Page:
JSON Log Flattening Example

A simple example of how a JSON log file flattens with horizontal and vertical expansion

In a simplified view, the CloudTrail log used in this example has a JSON format similar to the following. For brevity, this log shows the structure for a Records array with two eventVersion objects each with about 25 JSON properties, some of which are nested properties. Note that some values in this example are truncated and generalized to show sample substitute data:

{
   "Records":[
      {
         "eventVersion":"1.05",
         "userIdentity":{
            "type":"Root",
            "principalId":"EXAMPLEPRINC",
            "Arn":"arn:aws:iam::EXAMPLE:root",
            "accountId":"ACCOUNT",
            "accessKeyId":"KEYID",
            "sessionContext":{
               "attributes":{
                  "mfaAuthenticated":"true",
                  "creationDate":"2018-08-13T11:40:45Z"
               }
            }
         },
         "eventTime":"2018-08-13T16:40:21Z",
         "eventSource":"cloudtrail.amazonaws.com",
         "eventName":"DescribeTrails",
         "awsRegion":"ap-northeast-1",
         "sourceIPAddress":"10.1.207.221",
         "userAgent":"console.amazonaws.com",
         "requestParameters":{
            "trailNameList":[
            ],
            "includeShadowTrails":false
         },
         "responseElements":null,
         "requestID":"b4c3f3d6EXAMPLE",
         "eventID":"EVENT",
         "eventType":"AwsApiCall",
         "recipientAccountId":"ACCOUNT"
      },
      {
         "eventVersion":"1.05",
         "userIdentity":{
            "type":"Root",
            "principal Id":"EXAMPLEPRINC",
            "arn":"arn:aws:iam::EXAMPLE:root",
            "accountId":"ACCOUNT",
            "accessKeyId":"KEYID",
            "sessionContext":{
               "attributes":{
                  "mfaAuthenticated":"true",
                  "creationDate":"2018-08-13T11:40:45Z"
               }
            }
         },
         "eventTime":"2018-08-13T16:40:22Z",
         "eventSource":"cloudtrail.amazonaws.com",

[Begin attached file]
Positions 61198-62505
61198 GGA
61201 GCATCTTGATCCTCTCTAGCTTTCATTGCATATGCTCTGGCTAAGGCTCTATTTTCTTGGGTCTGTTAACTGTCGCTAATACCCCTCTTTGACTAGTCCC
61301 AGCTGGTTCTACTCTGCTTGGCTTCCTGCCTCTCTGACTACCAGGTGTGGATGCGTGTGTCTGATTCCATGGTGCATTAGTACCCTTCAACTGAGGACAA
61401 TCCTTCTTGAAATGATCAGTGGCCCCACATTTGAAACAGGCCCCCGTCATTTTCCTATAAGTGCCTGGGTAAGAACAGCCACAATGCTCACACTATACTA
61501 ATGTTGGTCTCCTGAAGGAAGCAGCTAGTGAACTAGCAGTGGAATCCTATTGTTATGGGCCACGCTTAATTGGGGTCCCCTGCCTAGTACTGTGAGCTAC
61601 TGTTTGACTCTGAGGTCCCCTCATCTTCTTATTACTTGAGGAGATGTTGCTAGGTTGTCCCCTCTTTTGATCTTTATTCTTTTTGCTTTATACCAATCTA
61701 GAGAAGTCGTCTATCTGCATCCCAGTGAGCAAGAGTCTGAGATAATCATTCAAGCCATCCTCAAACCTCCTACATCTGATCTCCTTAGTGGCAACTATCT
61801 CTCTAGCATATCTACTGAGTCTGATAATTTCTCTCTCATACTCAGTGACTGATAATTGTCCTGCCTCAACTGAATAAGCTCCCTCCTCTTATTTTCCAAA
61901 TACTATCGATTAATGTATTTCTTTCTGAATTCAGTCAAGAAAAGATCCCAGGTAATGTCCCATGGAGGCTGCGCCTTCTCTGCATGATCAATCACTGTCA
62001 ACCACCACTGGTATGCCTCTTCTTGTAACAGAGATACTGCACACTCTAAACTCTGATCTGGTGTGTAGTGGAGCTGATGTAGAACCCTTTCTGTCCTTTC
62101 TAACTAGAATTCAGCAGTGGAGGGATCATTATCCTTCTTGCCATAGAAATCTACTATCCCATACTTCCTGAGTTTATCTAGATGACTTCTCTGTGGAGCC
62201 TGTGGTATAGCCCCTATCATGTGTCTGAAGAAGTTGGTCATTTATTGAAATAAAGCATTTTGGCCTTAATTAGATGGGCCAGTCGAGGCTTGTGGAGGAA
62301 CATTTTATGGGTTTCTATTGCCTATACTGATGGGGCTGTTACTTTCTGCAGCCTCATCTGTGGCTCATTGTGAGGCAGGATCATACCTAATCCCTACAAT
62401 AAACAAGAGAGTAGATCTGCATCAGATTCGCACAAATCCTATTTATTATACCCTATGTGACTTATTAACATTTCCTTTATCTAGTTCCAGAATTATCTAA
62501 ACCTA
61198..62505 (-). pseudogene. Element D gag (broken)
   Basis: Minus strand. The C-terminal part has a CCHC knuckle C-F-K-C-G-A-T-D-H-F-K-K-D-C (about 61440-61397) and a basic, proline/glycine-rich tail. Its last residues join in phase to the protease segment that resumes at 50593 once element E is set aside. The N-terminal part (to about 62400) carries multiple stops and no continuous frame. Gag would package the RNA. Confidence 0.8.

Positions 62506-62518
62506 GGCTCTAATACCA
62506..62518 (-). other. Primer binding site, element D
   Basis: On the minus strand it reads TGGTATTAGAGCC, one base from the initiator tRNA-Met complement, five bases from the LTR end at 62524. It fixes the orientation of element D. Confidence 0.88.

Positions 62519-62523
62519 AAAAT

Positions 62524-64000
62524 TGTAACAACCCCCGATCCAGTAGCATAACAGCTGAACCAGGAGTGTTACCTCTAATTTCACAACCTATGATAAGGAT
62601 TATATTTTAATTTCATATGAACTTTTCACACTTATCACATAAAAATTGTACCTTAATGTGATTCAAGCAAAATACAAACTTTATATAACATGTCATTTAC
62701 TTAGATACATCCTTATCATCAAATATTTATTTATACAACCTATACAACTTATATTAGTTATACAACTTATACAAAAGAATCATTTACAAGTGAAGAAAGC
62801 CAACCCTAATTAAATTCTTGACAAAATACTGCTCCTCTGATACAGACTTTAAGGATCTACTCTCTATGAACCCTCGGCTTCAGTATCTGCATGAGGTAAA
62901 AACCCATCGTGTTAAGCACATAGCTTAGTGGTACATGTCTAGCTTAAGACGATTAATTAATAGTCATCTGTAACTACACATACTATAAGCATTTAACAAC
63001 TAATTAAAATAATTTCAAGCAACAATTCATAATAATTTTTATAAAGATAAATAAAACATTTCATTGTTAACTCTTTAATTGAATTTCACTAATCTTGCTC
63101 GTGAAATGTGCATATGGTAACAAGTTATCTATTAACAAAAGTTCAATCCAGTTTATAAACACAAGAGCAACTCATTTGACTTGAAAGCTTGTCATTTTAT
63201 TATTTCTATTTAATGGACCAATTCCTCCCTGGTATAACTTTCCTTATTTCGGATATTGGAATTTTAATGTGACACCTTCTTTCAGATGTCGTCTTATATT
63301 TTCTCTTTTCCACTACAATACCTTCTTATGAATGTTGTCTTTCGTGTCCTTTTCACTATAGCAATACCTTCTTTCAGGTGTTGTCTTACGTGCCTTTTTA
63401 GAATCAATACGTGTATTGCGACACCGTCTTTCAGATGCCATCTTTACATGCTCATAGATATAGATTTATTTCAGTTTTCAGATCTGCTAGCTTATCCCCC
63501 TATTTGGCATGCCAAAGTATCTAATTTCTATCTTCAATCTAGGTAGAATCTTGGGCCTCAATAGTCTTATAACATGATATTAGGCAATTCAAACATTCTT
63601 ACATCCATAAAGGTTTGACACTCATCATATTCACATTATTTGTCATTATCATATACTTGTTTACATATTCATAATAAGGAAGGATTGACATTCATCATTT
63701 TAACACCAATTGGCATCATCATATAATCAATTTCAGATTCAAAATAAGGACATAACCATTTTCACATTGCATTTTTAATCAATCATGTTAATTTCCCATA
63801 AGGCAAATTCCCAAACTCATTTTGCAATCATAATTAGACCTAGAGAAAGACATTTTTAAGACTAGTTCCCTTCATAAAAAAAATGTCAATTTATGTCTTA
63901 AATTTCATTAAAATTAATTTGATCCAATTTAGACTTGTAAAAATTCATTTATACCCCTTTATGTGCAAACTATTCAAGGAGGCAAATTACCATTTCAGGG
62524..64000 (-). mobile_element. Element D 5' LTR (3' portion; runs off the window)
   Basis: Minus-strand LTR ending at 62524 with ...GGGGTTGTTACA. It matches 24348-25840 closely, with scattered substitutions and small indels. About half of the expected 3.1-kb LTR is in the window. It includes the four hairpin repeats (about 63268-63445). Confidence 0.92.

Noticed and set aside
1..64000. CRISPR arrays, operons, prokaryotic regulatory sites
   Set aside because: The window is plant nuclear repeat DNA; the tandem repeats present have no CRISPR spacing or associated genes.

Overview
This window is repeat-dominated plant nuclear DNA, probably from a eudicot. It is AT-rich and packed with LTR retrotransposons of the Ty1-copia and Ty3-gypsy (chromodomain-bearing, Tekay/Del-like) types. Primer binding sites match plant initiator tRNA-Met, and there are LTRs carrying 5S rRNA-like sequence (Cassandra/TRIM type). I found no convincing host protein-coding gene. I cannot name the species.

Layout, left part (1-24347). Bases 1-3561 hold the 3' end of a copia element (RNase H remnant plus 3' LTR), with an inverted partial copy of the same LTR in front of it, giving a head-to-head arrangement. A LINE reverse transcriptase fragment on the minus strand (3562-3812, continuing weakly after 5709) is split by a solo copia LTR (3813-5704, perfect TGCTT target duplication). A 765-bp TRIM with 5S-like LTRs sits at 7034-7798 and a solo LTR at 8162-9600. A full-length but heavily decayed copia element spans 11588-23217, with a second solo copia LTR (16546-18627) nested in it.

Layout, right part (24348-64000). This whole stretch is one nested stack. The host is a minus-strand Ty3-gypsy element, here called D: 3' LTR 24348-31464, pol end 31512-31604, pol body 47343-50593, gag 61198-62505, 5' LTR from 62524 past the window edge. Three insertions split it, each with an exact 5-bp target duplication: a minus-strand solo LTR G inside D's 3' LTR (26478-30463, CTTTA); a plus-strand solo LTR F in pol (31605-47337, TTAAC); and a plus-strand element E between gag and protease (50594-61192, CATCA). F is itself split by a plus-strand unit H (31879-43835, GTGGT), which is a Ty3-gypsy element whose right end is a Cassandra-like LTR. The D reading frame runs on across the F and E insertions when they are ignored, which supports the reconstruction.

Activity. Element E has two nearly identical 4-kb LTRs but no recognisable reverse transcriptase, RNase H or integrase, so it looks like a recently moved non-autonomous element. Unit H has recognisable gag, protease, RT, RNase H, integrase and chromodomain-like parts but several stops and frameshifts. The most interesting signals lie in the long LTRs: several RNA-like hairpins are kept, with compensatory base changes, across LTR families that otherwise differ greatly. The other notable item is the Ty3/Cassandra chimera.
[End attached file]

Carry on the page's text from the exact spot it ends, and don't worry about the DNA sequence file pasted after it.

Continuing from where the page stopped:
"eventName":"GetTrailStatus",
         "awsRegion":"ap-northeast-1",
         "sourceIPAddress":"10.1.207.221",
         "userAgent":"console.amazonaws.com",
         "requestParameters":{
            "name":"arn:aws:cloudtrail:us-east-1:EXAMPLE:trail/ch-cloudtrail"
         },
         "responseElements":null,
         "requestID":"b4c3f3d6EXAMPLE",
         "eventID":"EVENT",
         "eventType":"AwsApiCall",
         "recipientAccountId":"ACCOUNT"
      }
   ]
}

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This is an intentionally tiny example for the help.

JSON log files could have hundreds of array objects with hundreds of properties, multidimensional arrays, and layers of nested properties.

The following sections describe how this sample file flattens, and the resulting object group fields (and view columns).

Horizontal Expansion Behavior

With a horizontal expansion for the Records array, this sample array and any constituent properties and nested arrays/objects compact to a structure of 1 row that has 41 JSON property columns. Note that some of the nested properties flatten to one dot-notation property.

For each Records array member in the file, the flattened columns include a numeric ID (0, 1, 2, and so on) to identify which Records array object they are associated with. Records.0.eventVersion contains the version data for the first Records array object, while Records.1.eventVersion contains the version data for the second Records array object, and so on. For example, some of the flattened column names appear as follows:

Records.0.eventVersion
Records.0.userIdentity.type
Records.0.userIdentity.principalId
Records.0.userIdentity.arn
Records.0.userIdentity.sessionContext.attributes.mfaAuthenticated
Records.0.userIdentity.sessionContext.attributes.creationDate
Records.0.eventTime
Records.0.eventSource
Records.0.eventName
…
Records.1.eventVersion
Records.1.userIdentity.type